anthurium flower is a metaphor for sex after prostate cancer

Ahead of the Curve of Erectile Function

I am a pelvic floor physical therapist and have treated many people for sexual dysfunction. That includes men and women of all ages, with all manner of concerns regarding their sexuality.

I enjoy working with men who have undergone treatment to address a prostate cancer diagnosis. This is because they are confronted with a change in their sexual lives and are very open to suggestions in how to maximize their sexual function after fighting cancer.

Less sex than before

But let us go back and explore why this topic is relevant now. I used to work in New Jersey. I think many people who live in this region of the United States are confirmed workaholics. I admit to sharing this addiction to work when I lived there. Moreover, the climate is hard. It isn’t just that it is cold for much of the year, but the skies are grey, often for months at a time.

I treated many people with various diagnoses while I lived in New Jersey, and I found a commonality: most of my patients, both male and female, stopped putting the emphasis on sex in their relationships between the ages of 58-62. It was as though there was this vague and unspoken timeframe where people stopped engaging in sex.

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I don’t know how that timeline was created or why it evolved. Maybe it was overwork, long commute times, grey skies, having grandchildren, or just feeling beaten down by life in the Northeast that caused it. Why were people having less sex in the Northeast, I asked myself? I realized that my sex drive was extremely low. I believed this was normal, because my clients shared this same lack of interest. Maybe this was just part of living in a technologically advanced society, I thought.

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Potentially helpful tools for sex

And then I left New Jersey and moved to the state of Florida. Within a few weeks, I got a new job and was regaled with sexual stories from my clients there. What made this so interesting is that the people with the most interesting stories and experiences were those over 70 years of age. Many were in their 80s.

These people were having all kinds of sex, and they were utilizing the very same products that many men do after treatment for prostate cancer. Yes, I heard stories of penile pumps, cock rings, vibrators, penile implants, and prolonged oral sex when penetration wasn’t possible.

I was stunned by the interest of older adults regarding sex in Florida. Was it the sunshine, not having to work because of pension money, or the fact that the dating pool was lush with those over 70 who were not yet done with living? I didn’t understand it, but I didn’t care. I was thrilled that people were having orgasms. And so were they!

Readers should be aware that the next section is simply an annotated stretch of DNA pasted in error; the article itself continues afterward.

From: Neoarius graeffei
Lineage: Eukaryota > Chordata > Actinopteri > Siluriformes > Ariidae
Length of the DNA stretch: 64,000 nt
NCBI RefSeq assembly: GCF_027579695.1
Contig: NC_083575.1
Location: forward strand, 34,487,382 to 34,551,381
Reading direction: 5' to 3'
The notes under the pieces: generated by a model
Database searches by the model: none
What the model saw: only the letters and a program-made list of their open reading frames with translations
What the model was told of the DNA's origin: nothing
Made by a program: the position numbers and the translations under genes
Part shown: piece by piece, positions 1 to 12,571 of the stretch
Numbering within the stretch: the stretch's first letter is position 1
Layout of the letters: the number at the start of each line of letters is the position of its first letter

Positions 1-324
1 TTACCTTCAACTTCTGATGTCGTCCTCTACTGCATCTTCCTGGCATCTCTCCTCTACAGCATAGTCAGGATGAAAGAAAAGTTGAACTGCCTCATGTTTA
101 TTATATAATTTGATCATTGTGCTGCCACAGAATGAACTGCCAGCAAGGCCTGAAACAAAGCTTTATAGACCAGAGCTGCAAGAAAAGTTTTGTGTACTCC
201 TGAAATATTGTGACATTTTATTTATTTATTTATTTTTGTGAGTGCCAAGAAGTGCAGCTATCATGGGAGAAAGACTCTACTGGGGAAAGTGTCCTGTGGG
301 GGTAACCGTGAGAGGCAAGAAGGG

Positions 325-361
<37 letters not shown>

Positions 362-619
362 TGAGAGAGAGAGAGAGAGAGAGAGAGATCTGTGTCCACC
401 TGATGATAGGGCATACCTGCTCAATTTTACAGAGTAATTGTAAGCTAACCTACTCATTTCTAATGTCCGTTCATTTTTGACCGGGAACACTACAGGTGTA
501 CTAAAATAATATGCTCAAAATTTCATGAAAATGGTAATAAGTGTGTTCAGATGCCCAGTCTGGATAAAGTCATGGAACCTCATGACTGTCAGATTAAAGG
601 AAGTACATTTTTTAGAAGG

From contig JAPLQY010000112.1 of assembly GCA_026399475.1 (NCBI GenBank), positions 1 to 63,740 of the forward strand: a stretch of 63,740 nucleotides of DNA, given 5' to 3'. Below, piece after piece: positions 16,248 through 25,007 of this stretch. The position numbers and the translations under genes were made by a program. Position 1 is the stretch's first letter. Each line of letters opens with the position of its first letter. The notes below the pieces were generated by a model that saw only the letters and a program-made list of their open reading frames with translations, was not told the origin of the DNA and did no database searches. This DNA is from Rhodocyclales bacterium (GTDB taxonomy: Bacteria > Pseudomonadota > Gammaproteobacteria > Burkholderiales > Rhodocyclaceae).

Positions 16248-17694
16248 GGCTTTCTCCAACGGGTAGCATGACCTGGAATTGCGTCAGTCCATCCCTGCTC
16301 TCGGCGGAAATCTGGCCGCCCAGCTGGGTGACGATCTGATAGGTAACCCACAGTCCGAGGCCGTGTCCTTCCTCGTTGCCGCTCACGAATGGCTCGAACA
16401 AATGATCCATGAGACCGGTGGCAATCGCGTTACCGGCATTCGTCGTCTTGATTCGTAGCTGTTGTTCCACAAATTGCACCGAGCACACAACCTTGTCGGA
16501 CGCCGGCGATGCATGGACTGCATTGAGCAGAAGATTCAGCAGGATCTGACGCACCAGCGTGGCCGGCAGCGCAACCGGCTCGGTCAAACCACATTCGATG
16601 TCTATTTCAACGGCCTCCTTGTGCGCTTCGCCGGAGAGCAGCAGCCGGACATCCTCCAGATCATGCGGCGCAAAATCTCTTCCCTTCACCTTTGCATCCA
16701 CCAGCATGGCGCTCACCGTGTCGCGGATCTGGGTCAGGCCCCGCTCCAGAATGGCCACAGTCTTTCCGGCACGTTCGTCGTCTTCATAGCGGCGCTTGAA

Sex and intimacy when things aren't perfect

Looking back at my clients in New Jersey who’d had prostate cancer treatment, I remember the conversations had about the use of penile pumps, cock rings, and finding alternate modes of intimacy. We were creative in problem-solving, because it was important to me and my clients that they maintained their sexuality.

These discussions resonate in my mind, because there was such trust involved. We were all working towards the same result, which was connecting with a partner intimately, and sharing sex in new ways that hadn’t heretofore been discovered.

I can now say with great conviction that it was my time in New Jersey with men who were in the throes of prostate cancer treatment who taught me and the world how to have sex when things are not perfect. These were the men who disclosed how they require penile pumps to maintain elongation and prevent shortening of the penis. They talked about how injections to create an immediate erection are not as scary as they sound. They told me that they became closer to their partners when they shared how they dislike losing urine instead of semen during climax.

Reinventing sex

Now I can look back on all I have learned from those with prostate cancer in New Jersey. It turns out that the guys who found solutions for sexual problems were actually ahead of the curve. These clients with prostate cancer understood the need to alter their sexual lives in order to preserve good relationships with their partners and themselves. They were forced to change by the circumstance of cancer.

When patients come to me in sunny Florida and ask questions about sex and they have difficulty maintaining an erection, I assess their age. Most of them are well over 75. When they ask me if they should be afraid of using a penile pump or dating someone if they cannot get a full erection, I tell them there is nothing to be afraid of.

I know this is true because I have spent hours with men who have survived prostate cancer. You are the men who were ahead of the curve. You reinvented sex for yourselves and your partners. You showed the rest of us what sex is supposed to be about, connection and release.

This article represents the opinions, thoughts, and experiences of the author; none of this content has been paid for by any advertiser. The team does not recommend or endorse any products or treatments discussed herein. Learn more about how we maintain editorial integrity here.

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